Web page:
AUGUSTA — For decades, we’ve heard politicians promising to attract businesses and jobs to the state to help grow the economy. While supporting small businesses and job creation is important, what Maine’s economy needs right now is people. Maine’s economic outlook has changed dramatically since the Great Recession, and the state suffers not from a lack of jobs but from a lack of people. Between our aging population, baby boomer retirements and widespread workforce shortages, attracting and retaining workers ought to be our No. 1 priority.

In the Lewiston/Auburn area alone, there are roughly 1,400 open jobs advertised on Seven hundred of these jobs are in health care, almost 100 are in education, 100 are in the skilled trades, 100 are in IT and 100 are in manufacturing. More than two-thirds pay more than $15 an hour.

It’s time to stop chasing out-of-state businesses and start chasing workers. We have to start thinking about ways to incentivize young workers to move to Maine, establish residence and work and raise their families here. Direct student debt relief could be a powerful way to do just that.

The explosive growth of student debt – fueled by the demands of today’s economy for nearly all workers to have post-high school credentials – has reached a crisis point. According to the Federal Reserve, Americans now owe more than $1.5 trillion in student loans. In Maine, the average student-loan debtor owes $30,000. This crisis affects students and graduates of all ages, across a wide range of programs, from community college to a traditional four-year bachelor’s degree. It’s holding back an entire generation by making it harder to buy a home, start a family and save for retirement.

Mainers tend to be smart and responsible when it comes to their finances. They pay their bills on time, stick to a budget and try to live within their means. But the student debt crisis has spiraled out of control. Predatory lenders have taken advantage of families and workers of all ages who are just trying to acquire the skills they need to move forward with their work or rise in their field.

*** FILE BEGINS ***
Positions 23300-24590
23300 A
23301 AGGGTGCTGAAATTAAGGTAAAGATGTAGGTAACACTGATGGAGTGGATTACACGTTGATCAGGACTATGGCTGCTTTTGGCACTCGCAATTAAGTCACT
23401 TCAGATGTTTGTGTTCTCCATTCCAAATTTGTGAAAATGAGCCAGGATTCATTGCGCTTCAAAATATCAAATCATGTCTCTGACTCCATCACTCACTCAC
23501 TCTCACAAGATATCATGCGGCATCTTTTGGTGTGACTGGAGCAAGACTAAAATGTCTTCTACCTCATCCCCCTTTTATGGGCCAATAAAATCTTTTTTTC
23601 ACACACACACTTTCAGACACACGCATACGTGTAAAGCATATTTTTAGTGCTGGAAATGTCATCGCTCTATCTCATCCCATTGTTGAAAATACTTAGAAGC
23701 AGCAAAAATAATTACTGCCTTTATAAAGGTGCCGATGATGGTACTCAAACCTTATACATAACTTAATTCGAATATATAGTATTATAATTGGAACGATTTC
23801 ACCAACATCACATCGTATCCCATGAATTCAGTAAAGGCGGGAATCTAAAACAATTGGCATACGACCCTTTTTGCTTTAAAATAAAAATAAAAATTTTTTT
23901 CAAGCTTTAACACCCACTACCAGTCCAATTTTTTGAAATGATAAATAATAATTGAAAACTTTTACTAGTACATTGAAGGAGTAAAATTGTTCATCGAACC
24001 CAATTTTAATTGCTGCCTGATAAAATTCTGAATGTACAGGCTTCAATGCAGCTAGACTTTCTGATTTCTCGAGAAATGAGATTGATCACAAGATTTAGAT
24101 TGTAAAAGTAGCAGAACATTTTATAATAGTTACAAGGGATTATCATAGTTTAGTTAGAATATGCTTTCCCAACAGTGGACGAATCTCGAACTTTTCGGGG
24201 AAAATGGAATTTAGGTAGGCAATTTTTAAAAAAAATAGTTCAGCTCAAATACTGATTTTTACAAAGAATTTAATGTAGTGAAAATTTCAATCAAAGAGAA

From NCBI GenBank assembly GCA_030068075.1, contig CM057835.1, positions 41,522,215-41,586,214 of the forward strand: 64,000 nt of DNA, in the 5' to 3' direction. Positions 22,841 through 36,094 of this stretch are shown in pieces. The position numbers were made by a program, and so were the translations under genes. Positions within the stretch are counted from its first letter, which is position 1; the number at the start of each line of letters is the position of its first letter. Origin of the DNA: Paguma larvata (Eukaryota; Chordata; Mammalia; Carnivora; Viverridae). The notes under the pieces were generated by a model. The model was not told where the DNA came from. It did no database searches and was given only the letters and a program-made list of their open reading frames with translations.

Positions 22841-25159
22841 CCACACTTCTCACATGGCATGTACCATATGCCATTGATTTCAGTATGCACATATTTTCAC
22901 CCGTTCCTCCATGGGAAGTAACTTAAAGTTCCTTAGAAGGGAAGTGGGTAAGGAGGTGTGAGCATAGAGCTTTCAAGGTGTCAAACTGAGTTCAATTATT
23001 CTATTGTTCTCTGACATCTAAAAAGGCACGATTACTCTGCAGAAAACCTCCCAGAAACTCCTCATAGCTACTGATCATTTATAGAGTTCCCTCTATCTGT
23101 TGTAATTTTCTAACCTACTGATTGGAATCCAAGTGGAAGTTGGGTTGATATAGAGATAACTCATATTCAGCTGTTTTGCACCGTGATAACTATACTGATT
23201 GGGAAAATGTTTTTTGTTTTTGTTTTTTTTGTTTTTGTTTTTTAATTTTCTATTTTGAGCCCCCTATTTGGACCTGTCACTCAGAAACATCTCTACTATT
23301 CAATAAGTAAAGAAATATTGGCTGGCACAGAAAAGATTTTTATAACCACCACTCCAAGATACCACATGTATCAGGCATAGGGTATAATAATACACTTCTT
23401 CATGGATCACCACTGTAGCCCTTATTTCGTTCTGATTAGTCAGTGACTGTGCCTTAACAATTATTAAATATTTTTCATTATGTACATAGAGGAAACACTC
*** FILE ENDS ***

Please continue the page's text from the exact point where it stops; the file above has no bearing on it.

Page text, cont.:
We have to think in big and bold ways on how to navigate these workforce and financial headwinds.


Last year, I introduced a bond that would provide tens of millions of dollars to forgive eligible Mainers’ student debt. The catch is that whether they were born here or from away, recipients must agree to work and live in our state for at least five years. By creating a significant student loan forgiveness benefit – say, 50 cents on the dollar, up to a reasonable limit – Maine could attract and retain more qualified workers. It could really set Maine apart among the 49 other states as a place where you can find good work and pay off your student loans.

It would also help Maine fill significant gaps in our workforce. In health care, for example, Maine has a shortage today of about 600 nurses. This number is expected to grow to 3,000 by 2025. If we are to fill these positions, we need to make sure the next generation of Mainers can afford to get necessary skills and training, without drowning in debt after graduation or avoiding higher education altogether because of prohibitive costs.

While my legislation fell a handful of votes short of passage, it received a lot of attention and bipartisan support from Mainers all across the state, which is why I am prepared to introduce similar legislation next session. I know that Maine people are our economy’s greatest asset, whether they are Mainers by birth or by choice. The idea is that if you commit to Maine, we will commit to you and our economy will be better for it.

Maine’s workforce shortages are dire but they also represent an opportunity to rethink our statewide economic strategy. Maine has the opportunity to set our state apart from the rest of the country in a way that solves both our workforce shortages and the growing student debt crisis. It’s time to think big and bold about the future of our state.

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